Undermanned SKorea sweat on Son for Asian Cup semifinals
Iraq has shrugged off the distraction of the Alaa Abdulzehra eligibility drama and been given the all clear for the Asian Cup semifinal on Monday against South Korea, which has its own concerns over the health of key playmaker Son Heung-min.
The Bayer Leverkusen creative midfielder missed two group games with illness before returning for South Korea’s extra-time quarterfinal win over Uzbekistan.
The exertion of the two-hour game after his illness overwhelmed Son, who was carried from field on a stretcher after the final whistle.
Whether he can return to his peak on just three days’ rest to face 2007 champion Iraq in Sydney will be crucial for a South Korea team which has already lost Lee Chung-yong and Koo Ja-Cheol to injuries.
“It’s not an excuse but we are missing two or three big players,” coach Uli Stielike said. “No other team has had to show such mental strength and sacrifice as our boys.”
South Korea is yet to concede a goal in four games at the tournament, but even that impressive statistic has failed to impress an impatient supporter base which is demanding the team end the Asian Cup title drought that dates back to 1960.
“The pressure the national team is under in Korea has given us some mental problems,” he said. “Now with these injuries, there’s even more pressure on us to reach the final.”
Iraq is on a high after surprisingly eliminating neighbor Iran in a thrilling quarterfinal, which saw Iran — with 10 men — twice equalize in extra time before Iraq won the penalty shootout 7-6.
Talismanic striker and captain Younis Mahmoud scored against Iran, and his experience of guiding the lineup to the 2007 Asian Cup title will be vital to building self-belief.
“We have a young squad and he is our leader,” coach Radhi Shenaishil said. “He’s the type of player that opponents hate to play against.”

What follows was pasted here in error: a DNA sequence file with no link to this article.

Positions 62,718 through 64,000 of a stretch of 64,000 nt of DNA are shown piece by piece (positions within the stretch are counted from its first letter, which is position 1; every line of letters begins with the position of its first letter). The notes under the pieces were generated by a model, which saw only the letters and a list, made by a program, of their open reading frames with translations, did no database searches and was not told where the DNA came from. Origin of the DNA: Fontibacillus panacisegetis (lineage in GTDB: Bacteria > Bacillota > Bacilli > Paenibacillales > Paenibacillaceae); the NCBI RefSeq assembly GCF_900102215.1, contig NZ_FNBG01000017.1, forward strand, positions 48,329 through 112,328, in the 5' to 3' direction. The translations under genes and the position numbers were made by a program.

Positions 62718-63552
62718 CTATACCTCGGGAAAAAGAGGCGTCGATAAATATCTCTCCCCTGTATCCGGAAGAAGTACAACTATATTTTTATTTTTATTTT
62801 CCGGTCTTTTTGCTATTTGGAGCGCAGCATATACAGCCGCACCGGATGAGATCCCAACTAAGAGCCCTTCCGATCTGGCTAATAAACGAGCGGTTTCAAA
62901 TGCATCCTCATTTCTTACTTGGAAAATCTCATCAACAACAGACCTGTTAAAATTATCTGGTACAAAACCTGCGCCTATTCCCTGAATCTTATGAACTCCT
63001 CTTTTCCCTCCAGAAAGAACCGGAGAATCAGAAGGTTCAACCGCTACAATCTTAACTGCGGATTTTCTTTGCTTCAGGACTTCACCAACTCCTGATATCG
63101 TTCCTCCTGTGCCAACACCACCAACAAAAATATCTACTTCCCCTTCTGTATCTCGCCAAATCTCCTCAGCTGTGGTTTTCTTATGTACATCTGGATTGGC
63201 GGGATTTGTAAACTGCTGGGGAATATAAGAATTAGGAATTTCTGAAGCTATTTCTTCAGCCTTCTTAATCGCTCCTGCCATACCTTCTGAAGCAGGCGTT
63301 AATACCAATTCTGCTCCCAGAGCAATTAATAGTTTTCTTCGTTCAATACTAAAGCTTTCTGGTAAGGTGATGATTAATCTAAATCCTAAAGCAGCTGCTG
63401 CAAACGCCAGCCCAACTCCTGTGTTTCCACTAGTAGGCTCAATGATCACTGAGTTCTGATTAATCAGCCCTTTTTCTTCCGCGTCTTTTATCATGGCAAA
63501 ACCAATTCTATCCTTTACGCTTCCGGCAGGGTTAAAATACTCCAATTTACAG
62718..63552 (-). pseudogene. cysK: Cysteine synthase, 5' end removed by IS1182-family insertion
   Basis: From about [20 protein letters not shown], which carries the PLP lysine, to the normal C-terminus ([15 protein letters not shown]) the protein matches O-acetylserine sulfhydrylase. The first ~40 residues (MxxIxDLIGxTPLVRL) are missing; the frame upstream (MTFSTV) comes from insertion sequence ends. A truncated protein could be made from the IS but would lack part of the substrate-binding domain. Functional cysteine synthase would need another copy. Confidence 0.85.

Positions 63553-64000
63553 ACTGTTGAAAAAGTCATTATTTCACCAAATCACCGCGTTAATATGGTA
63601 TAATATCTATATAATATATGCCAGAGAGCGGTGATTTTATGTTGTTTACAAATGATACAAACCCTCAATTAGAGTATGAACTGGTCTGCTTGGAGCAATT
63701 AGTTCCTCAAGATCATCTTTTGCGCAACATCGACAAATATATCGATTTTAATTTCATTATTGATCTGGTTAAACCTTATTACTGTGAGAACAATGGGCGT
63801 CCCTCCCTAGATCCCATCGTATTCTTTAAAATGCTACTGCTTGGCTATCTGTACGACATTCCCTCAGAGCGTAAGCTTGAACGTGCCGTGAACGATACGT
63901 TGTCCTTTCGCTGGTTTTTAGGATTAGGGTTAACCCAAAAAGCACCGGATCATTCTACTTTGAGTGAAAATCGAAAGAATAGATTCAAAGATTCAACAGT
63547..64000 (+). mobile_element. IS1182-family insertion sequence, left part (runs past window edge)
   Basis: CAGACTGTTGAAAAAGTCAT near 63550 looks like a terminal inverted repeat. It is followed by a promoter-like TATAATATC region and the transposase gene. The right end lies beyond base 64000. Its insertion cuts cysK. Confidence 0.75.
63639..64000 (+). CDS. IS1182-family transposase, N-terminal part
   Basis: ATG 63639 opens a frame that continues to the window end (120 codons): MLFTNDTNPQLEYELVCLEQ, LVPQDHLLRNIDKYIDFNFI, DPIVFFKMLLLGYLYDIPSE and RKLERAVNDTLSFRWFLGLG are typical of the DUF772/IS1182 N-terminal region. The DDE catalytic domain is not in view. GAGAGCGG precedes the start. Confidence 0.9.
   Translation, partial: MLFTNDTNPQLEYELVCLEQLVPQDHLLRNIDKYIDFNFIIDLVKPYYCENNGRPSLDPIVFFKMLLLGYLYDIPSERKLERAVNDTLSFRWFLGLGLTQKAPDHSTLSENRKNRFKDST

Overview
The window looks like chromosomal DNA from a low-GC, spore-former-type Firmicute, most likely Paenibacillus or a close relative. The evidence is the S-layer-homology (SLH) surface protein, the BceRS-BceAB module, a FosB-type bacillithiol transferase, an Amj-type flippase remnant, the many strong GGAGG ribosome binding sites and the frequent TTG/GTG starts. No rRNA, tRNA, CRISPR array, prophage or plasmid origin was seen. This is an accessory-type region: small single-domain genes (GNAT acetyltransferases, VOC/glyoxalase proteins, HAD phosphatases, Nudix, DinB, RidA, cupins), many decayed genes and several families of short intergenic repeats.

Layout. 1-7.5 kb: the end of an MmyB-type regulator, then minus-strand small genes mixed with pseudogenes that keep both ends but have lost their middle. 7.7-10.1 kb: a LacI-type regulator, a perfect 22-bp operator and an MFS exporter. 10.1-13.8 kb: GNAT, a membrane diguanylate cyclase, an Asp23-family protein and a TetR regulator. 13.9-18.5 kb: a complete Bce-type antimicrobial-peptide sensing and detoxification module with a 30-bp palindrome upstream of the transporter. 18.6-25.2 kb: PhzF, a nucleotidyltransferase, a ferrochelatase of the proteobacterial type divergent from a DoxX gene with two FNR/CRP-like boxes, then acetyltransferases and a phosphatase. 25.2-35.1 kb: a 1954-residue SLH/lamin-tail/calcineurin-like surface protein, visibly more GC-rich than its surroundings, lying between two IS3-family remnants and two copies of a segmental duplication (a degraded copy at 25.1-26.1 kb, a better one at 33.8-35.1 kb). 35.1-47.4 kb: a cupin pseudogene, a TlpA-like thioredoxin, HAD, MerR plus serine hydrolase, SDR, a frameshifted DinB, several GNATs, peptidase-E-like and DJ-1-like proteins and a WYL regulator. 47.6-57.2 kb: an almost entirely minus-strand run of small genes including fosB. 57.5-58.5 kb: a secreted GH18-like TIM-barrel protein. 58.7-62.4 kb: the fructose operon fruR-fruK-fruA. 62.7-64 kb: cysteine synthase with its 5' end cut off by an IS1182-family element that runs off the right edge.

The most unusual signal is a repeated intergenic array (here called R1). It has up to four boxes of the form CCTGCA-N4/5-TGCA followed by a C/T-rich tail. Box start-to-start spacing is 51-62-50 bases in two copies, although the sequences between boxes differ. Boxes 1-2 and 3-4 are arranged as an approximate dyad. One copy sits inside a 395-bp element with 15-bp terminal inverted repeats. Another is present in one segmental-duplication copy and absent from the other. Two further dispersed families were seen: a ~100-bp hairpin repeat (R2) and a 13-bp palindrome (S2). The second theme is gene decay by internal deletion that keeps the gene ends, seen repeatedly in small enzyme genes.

Iraq received some welcome news, ending days of uncertainty, when the Asian Football Confederation dismissed a protest from Iran about Iraq using Abdulzehra in the quarterfinal.
The AFC disciplinary committee held an emergency meeting Sunday and gave Iran the opportunity to produce evidence to support its claim that Abdulzehra should have been disqualified for the quarterfinals last Friday due to an alleged doping infraction while he played for Tractor Sazi last year in in the Iranian domestic league.
“The disciplinary committee heard oral evidence from two (Iran) officials, deliberated the matter based on its merits, and decided that the protest was unfounded,” the AFC said in a statement. “The protest was, therefore, dismissed.”
Abdulzehra denied he was subject to any doping sanctions, and Iraqi football federation chief Abdul Khaliq Masood said the midfielder’s position in the team shouldn’t be in dispute.
“When (Iran) filed the objection we knew our position and the player position is correct,” Masood said. “Alaa Abdulzehra does not have any punishment from FIFA or the Asian federation. This allegation I think is not correct, because if he have any punishment they should (have) sent us a letter with his international card and mentioned that the player (was) being punished, and the reason for the punishment.”
Abdulzehra said the Iranians were looking for excuses for their quarterfinal loss.
“This case should not be raised. Since I started playing football I don’t have any issue like this, I never drink anything illegal, and if I need to take any (medication) I always ask the team doctor,” he said. “The Iranian team should be better than that. If a team can’t beat you on the pitch, it should not try to find other excuses.”
He said the Iranian protest hadn’t interfered with Iraq’s preparations for the semis.
“No, we have experience with pressure for long time, but to be honest this issue didn’t engage us,” he said. “The team is concentrating well. The Korean team is different from the Iranian team in the speed, organization, and they have top players, but our ambition is to win this match and repeat what we achieved in 2007 and qualify to the final.”
AP Sports Writer John Pye contributed from Melbourne, Australia.